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Fire release new logo, which must have staying power

The mark will be worn starting in 2022, and the current “Fire Crown” logo will be retired after the 2021 season.

The new Fire logo.
Courtesy of the Fire

The Fire hope they finally got their logo right.

Frankly, they had to.

After it leaked on social media earlier in the day, the Fire unveiled their new badge Friday night. The circular mark features a red C with a six-pointed star, surrounded by a Chicago flag-blue Florian Cross, all inside a navy blue circle with a white background.

Created by designer Matthew Wolff after a process of consulting with fans that began in January, the mark will be worn starting in 2022. The current “Fire Crown” logo, a subject of derision even before it was released in November 2019, will be retired after the 2021 season.

“As much as this project was about the creation of a new crest for the Chicago Fire, it was also about renewing a spirit of cooperation and collaboration with our fans,” Fire owner Joe Mansueto said in a news release. “We made a commitment in January to welcome anyone who wanted to lend their voice to this project and the result is a crest that was fully and completely inspired by what we heard from our fans and supporters.

“We’re hopeful all will wear the new crest with pride and feel it represents not only this storied club, but also the great city of Chicago.”

The Fire also announced they will return to red home kits starting with the 2024 season. The 2022-23 home uniforms have been in design for over a year and will remain blue. Their current white secondary kits will be worn for a second season in 2022 but with the new logo.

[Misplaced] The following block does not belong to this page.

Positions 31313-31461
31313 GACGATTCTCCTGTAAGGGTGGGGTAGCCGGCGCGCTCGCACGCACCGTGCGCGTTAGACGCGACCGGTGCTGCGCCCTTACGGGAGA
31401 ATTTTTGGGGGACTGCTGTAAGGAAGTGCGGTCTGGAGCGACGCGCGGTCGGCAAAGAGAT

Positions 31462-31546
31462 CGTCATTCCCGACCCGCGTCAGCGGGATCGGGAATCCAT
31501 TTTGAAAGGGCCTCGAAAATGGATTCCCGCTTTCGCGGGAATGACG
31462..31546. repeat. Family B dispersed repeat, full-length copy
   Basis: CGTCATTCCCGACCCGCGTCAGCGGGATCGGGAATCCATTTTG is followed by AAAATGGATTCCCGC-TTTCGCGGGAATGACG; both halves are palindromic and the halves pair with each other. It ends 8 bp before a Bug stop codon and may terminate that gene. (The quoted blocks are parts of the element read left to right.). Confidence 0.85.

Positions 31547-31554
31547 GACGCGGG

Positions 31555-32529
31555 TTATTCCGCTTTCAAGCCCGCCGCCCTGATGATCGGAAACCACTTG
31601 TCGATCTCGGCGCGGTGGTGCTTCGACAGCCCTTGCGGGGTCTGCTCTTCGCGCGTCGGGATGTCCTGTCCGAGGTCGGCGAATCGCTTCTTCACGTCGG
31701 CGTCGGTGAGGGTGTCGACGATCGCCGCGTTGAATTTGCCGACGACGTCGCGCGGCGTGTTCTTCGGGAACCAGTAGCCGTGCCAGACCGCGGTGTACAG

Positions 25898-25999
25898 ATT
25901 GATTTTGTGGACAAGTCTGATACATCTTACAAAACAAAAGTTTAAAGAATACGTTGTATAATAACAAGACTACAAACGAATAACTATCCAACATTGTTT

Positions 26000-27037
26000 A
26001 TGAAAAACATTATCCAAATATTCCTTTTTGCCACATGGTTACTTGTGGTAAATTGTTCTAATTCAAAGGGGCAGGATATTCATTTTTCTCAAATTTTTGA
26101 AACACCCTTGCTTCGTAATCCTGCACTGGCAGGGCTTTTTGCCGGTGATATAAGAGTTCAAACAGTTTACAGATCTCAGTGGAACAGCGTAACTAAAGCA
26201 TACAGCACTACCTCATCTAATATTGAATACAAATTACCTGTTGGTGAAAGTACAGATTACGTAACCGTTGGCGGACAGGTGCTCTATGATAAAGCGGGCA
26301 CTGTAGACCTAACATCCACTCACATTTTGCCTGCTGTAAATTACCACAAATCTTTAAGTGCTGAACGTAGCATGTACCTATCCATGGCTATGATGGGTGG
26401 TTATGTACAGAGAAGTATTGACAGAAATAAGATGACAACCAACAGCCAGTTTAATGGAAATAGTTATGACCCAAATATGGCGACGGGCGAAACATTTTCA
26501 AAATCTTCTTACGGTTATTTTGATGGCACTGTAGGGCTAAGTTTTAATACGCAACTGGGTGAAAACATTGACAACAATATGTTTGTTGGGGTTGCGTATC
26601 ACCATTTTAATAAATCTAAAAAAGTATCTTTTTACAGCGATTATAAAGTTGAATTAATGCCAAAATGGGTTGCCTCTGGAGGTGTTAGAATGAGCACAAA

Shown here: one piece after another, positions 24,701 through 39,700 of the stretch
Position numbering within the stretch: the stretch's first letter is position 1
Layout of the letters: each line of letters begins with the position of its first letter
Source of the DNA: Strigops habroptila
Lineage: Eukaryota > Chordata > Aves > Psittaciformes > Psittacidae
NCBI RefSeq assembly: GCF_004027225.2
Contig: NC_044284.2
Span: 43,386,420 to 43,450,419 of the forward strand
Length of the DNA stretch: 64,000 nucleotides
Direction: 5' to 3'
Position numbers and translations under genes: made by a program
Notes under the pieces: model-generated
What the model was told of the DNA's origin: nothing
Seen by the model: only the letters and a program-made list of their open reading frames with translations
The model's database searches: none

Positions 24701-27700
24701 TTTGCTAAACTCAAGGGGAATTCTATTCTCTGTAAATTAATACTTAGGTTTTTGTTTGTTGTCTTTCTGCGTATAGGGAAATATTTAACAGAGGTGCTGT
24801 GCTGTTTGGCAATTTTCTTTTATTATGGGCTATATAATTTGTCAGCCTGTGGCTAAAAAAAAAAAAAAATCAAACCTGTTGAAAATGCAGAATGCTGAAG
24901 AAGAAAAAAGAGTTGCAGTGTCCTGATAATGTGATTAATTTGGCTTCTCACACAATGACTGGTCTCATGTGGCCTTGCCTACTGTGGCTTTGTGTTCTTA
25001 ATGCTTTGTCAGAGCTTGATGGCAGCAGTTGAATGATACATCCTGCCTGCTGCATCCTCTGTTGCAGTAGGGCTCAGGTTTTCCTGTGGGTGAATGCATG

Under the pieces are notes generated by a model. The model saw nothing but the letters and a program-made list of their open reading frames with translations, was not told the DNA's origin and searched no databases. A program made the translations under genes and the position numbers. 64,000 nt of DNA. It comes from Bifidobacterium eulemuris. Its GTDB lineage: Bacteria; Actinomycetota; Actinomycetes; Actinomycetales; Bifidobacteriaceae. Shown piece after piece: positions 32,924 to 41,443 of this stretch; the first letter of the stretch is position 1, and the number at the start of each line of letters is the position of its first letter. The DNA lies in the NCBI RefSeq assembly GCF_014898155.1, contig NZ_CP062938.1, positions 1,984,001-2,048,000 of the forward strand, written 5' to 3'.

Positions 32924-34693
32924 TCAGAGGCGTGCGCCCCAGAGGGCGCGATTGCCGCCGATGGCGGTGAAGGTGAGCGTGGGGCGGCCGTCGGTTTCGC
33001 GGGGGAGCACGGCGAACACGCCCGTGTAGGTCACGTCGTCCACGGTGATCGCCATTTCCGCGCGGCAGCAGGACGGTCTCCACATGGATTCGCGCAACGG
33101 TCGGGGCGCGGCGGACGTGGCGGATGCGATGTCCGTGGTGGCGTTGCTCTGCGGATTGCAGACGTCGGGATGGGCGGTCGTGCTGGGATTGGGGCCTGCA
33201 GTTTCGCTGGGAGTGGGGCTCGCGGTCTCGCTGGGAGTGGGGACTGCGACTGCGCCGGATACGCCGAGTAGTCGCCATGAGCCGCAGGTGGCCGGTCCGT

An eventual return to red at home will help the Fire get closer to the identity they spurned after the 2019 season. Starting with the birth of the franchise until two years ago, the Fire had a consistent visual signature: the classic Florian Cross-inspired blue, red and gray badge worn on an all-red primary uniform that featured a prominent horizontal white stripe across the chest.

Since then, they’ve worn blue at home with the loathed Fire Crown badge, which was mocked by neutrals when it was unveiled and never caught on with supporters.

This logo has to, because the Fire cannot afford to change their badge again. When they take the field in 2022, they’ll be donning their third logo in four years, an extremely rare level of inconsistency in major-league sports that complicates recognition.

Earlier this year, Mansueto acknowledged that changing logos isn’t good for building a brand. This mark must last, and not just for a little while as the team tries to gain relevance in the Chicago sports market.

“It’s hugely important,” Mansueto told the Sun-Times. “We need to get it right. We made one change, which is not that unusual. What’s unusual is to make two changes, that you introduce something and it’s not quite the right fit.”

The Fire said fan involvement in this rebrand included over 225,000 words submitted to the team website, more than 500 hours of supporter roundtables, and beyond 10,000 responses on social media.